They think so small, they use small words
But not me, I'm smarter than that,
I worked it out
I'll be stretching my mouth
to let those big words come right out
I've had enough, I'm getting out
to the city, the big big city
I'll be a big noise
with all the big boys,
so much stuff I will own
And I will pray to a big god,
as I kneel in the big church
My parties have all the big names
and I greet them with the widest smile
Tell them how my life is one big adventure
and always they're amazed
when I show them 'round my house to my bed
I had it made like a mountain range
with snow white pillows for my big fat head
And my heaven will be a big heaven,
and I will walk through the front door
— Peter Gabriel, Big Time
How sad it is, to know the truth about something and, with a gleam in your eye and a tight smile on your lips, to enunciate that truth to an audience that you think probably doesn’t have or know that truth. They may be visitors to your church, to whom you are giving a ‘tour.’ They may be students or auditors in your class or seminar to whom you are revealing the truth. In either case you feel quite justified. They came here. They asked for it. Now, you’re going to let them have it. Always, however, with that gleam in your eye, that tight smile, those controlled, well-rehearsed words. How often you’ve practiced them, over and over in your mind, so that when you had the opportunity, they could come pouring out.
Any questioning, however slight, you accept as a challenge to your—oops! I mean, the Church’s authority—and you grasp the handle bars of your wingèd intellectual vehicle even more tightly, as you careen into your opponent with astonishing precision and speed, knocking them off their high horse—splat! face-down on the pavement where they belong. Of course, the gleam in your eye and the tight smiling lips are consistent all the way. You do not betray the slightest lack of nerve. You know that you’re right. You know that they know that you know you are right. That’s all that matters, really. They invited themselves here. It’s your forum. They are your guests. Like the heaven that treats the myriad creatures as straw dogs, you have shown your mettle.
We all want to be right. We all want recognition somehow, for whatever it is we think we’re proud of, whether it’s something as mundane as our good looks (is that really mundane?) or something as sublime as the creed we hold, whether it is Godly or the opposite. Our own brains are a fertile field for the sowing of our thoughts and desires, and we make them come up the way we want them to, or so we think. We get our house in order and we receive our guests with contingent hospitality, to show off our treasures, humbly laying them at their feet, so they may worship us with a clear conscience, and we can be self-effacing as we pass them another refreshment, more chunks of our own flesh, or our blue blood to drink.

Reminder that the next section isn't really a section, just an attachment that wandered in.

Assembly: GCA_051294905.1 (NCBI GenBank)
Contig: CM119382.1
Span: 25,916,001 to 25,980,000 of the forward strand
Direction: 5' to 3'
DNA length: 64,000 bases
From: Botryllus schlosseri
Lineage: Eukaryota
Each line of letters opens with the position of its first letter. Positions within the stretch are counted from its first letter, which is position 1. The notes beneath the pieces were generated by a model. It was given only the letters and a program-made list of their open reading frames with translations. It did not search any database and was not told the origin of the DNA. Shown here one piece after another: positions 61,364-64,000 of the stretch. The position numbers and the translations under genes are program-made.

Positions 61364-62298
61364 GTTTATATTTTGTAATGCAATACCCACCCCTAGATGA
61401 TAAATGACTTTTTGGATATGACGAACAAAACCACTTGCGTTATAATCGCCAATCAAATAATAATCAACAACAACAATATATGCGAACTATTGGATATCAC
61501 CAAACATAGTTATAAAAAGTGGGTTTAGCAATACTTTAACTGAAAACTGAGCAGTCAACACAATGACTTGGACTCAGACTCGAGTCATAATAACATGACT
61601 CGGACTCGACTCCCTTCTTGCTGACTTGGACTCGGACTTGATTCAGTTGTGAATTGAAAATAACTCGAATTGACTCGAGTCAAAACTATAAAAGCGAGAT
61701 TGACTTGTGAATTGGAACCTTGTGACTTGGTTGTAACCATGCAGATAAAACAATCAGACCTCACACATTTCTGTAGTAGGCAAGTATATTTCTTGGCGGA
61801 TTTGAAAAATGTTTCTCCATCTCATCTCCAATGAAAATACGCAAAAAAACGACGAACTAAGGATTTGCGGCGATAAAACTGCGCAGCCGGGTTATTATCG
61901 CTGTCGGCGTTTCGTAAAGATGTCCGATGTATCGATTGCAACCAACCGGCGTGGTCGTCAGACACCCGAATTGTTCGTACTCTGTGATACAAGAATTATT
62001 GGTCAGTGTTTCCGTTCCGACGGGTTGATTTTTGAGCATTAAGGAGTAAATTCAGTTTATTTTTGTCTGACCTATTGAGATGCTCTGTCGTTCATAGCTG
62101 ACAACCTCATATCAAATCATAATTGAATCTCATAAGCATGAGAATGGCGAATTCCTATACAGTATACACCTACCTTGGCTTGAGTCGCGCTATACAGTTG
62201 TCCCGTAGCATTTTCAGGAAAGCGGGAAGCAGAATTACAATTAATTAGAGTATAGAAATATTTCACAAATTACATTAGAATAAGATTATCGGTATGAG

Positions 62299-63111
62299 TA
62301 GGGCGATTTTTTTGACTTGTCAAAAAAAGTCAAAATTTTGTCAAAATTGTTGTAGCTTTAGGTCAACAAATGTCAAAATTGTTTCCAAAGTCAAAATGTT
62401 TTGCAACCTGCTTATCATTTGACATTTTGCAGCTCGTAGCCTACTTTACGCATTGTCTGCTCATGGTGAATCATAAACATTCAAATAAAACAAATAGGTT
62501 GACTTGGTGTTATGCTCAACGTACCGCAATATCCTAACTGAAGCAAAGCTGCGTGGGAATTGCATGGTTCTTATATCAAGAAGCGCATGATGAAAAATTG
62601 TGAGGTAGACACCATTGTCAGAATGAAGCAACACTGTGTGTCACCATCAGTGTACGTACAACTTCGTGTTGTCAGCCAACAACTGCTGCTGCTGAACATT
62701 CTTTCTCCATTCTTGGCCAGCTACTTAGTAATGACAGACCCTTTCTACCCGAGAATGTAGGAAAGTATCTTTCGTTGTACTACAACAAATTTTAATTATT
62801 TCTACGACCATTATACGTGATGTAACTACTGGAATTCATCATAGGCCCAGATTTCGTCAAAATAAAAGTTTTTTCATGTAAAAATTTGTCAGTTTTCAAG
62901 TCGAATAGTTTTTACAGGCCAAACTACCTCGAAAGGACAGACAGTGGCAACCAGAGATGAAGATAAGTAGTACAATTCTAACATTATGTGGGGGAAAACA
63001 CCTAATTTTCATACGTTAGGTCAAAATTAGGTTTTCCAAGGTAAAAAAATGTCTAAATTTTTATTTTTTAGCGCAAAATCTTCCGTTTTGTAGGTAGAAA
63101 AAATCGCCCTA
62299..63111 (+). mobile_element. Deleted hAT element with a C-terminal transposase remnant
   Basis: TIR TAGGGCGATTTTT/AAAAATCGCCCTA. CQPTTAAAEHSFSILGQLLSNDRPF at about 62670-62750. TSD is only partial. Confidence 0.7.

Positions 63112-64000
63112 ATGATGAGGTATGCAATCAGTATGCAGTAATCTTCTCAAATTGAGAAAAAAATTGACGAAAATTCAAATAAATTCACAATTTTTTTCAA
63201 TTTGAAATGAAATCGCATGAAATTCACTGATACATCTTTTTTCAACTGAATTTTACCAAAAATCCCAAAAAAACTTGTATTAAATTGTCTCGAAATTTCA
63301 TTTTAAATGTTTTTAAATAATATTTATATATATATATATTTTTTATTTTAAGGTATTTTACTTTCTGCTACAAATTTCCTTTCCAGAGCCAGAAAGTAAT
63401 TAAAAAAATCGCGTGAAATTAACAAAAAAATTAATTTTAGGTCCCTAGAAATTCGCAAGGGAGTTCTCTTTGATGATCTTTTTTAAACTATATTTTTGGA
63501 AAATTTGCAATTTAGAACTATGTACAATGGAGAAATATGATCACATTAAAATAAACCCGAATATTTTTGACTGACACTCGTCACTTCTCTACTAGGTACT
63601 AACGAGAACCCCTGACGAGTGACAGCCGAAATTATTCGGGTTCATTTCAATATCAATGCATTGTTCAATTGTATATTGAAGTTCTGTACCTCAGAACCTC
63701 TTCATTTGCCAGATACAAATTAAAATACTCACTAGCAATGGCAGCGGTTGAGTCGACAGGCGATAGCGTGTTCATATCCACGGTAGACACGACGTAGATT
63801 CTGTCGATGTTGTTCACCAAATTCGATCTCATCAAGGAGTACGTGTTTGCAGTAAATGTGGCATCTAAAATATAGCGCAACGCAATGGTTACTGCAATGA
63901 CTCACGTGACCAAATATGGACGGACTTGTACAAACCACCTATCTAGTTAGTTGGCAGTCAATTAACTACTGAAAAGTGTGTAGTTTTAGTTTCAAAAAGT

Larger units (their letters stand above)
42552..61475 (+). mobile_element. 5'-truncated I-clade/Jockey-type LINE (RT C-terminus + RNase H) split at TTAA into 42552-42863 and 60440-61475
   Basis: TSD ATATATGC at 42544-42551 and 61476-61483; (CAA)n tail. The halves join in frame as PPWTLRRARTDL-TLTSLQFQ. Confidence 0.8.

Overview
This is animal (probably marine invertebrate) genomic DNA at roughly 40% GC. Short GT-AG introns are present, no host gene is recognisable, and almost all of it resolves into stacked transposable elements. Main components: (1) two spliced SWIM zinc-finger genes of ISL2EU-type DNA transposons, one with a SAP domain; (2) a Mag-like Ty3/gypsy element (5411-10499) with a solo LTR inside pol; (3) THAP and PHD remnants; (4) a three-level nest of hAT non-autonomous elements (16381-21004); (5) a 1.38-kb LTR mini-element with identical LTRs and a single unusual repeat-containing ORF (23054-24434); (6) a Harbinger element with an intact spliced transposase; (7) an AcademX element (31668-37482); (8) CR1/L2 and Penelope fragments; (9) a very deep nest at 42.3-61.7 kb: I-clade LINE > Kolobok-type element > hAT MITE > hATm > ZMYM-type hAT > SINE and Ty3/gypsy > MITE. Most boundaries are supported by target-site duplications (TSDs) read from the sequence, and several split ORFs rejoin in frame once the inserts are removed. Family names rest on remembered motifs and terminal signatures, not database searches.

I am a Christian. I belong to an ancient church. I confess and try to practice an ancient faith. I keep my door unlocked to the stranger, but there are some to whom I cannot unlock it, because I am just a man, and what they might require of me is that I give as God gives. Perish the thought. I am just a man, Lord, just a stupid man! Ask my wife, my friends, they’ll tell you. I am worthless. Yet I keep pretending to be someone I am not. I escape one trap of conceit to fall headlong into another, and while I am burning my neighbor’s house down to save him from his worldliness, I find that my bridges have been burned. Who was it working behind my back? Was it that ancient One, the only Lover of mankind? He is so unfair. Why can’t He leave me alone, so that I can make myself out to be the Solomon of the thousand lusty love chants, at once wise and voluptuous?
A spectacled older gentleman standing surrounded by his admiring students, almost three generations of them, never having learned the lesson that love conquers all, even our own vain hearts, our useless, suffocating knowledge, or our pretended wisdom, and instead, promotes himself under a thousand masks, hoping to brand his greatness on yet another generation’s unmarked hide, so they will remember him with awe, how he vanquished the infidels, the antagonists of the truth, and established once again the triumph of Orthodoxy. Now, we don’t need to pray as we sing the words, ‘Soson, Kyrie, ton laón Sou…’ Save, O Lord, Your people, because his invincible wisdom, his teaching, has secured the faith and those confessing it against all its enemies. We can sing now, just to follow the tradition, to live in the luxury of the world-conquering faith. Nothing more to do.
Man has closed the door on God, so he can be heard better as he talks about Him. Once they made Him out to be a great Craftsman working on a gigantic clockwork, and having assembled it, and wound it up, gave Him permission to go away and leave it to continue ticking forever. Now they were free to not talk about Him anymore, for what was the need? This time around, we bring Him back to animate our discussions, tying Him hand and foot by our ease, gagging Him with our mouthsome words, deafening ourselves from the voice of many waters heard by the eager ears of John the Revelator, so that we can hear ourselves better, and glorify Him by our works, so that men, seeing them, will glorify us in return. Not without cause does the tree-bound Lord cry out, ‘My God, my God, why have you forsaken me?’ and, though we no longer tremble at it, pant His parting prayer, ‘Father, forgive them, for they know not what they do.’